Many doctors and researchers are starting to believe that cosmetic surgery offers psychological benefits to those electing to alter their physical appearances. Studies that compare individuals who had surgeries to those who meet with plastic surgeons show that those who had modifications to their bodies achieved a positive mental effect on their well-being.
Those who underwent surgery saw their lives improved in a number of ways due to elevated self-esteem and reduction of anxiety, depression, and social phobias. These individuals felt more satisfied with their lives and felt more capable of achieving their goals. They also felt more attractive and more mentally and physically fit after their surgeries.
Upswing in Plastic Surgery
There has been a recent surge in the number of plastic surgeries in recent years. Almost 8.5 million surgeries are performed worldwide every year. This increase is due the technological advance in these types of surgeries. Another important factor is that many people have more disposable income and can afford to have these physical changes made. Also the media sends a steady stream of messages about how important it is to look young and attractive. These messages about beauty affect all sections of society.
This is why plastic surgery is also controversial. Many pundits believe that these surgeries impose a Caucasian norm on societies that have multiple races. Some scholars feel that plastic surgery is a way to homogenize people without regard to their variations due to age or race. It also puts pressure on people to try to obtain an unattainable ideal of physical beauty through surgery. Sending a message that all people should want to look a certain way is oppressive, some scholars feel. Also people who don’t look like the ideal feel that they are different, out of place or ugly.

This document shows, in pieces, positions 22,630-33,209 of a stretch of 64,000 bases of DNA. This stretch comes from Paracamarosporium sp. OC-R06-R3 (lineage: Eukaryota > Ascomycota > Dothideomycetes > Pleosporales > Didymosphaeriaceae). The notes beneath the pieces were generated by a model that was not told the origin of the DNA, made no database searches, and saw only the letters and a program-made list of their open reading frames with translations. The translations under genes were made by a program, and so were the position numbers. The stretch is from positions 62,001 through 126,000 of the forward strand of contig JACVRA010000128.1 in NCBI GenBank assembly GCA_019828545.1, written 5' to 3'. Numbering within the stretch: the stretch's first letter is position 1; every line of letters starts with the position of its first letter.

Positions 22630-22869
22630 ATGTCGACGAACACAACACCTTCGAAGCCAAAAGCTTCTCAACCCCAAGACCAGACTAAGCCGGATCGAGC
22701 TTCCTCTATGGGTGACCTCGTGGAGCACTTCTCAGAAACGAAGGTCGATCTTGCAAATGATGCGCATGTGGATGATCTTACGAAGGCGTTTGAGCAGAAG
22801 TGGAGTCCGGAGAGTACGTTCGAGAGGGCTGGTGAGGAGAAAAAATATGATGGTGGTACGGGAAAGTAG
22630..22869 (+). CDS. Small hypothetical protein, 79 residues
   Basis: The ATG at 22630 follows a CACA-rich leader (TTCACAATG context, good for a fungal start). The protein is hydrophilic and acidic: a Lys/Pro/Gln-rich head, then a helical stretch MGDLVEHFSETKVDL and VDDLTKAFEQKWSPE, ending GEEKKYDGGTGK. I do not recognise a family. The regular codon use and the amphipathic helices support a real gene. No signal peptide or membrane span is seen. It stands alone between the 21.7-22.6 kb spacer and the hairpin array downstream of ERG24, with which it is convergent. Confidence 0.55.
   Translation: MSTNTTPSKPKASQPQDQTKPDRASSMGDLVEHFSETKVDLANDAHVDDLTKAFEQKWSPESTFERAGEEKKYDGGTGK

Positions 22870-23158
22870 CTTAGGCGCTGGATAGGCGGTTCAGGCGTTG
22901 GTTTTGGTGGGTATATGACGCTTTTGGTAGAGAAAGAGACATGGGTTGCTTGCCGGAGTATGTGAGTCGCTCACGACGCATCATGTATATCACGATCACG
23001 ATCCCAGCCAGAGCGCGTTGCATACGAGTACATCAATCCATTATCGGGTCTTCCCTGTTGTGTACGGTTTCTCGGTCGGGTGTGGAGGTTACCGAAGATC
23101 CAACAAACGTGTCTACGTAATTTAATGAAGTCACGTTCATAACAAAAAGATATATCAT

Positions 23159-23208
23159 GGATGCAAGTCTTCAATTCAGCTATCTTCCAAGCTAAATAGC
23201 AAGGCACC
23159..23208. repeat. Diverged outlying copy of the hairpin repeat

Long term Impact
There is little research on the long-term effects of plastic surgery on a person’s life, but there are several studies that show the benefits of being attractive. People perceived as attractive are treated better by others and thought to have more positive qualities simply due to their physical appearance.
Additionally, feminist scholars point out that it’s often women who are made to feel unattractive if they don’t look a certain way. In addition to using cosmetics, women also account for about 87 percent of all surgeries are performed on women trying to improve their appearance. However, some scholars feel that having surgery is a personal decision and has little to do with societal notions of beauty.
There is also some evidence that people have a negative feeling about themselves after plastic surgery. This often stems from unrealistic expectations of how the surgery will affect their lives. Younger patients and male patients are also more prone to be dissatisfied after the surgery although technically the surgery went well. A person’s psychological well-being before the surgery also plays a role in how they feel after the surgery.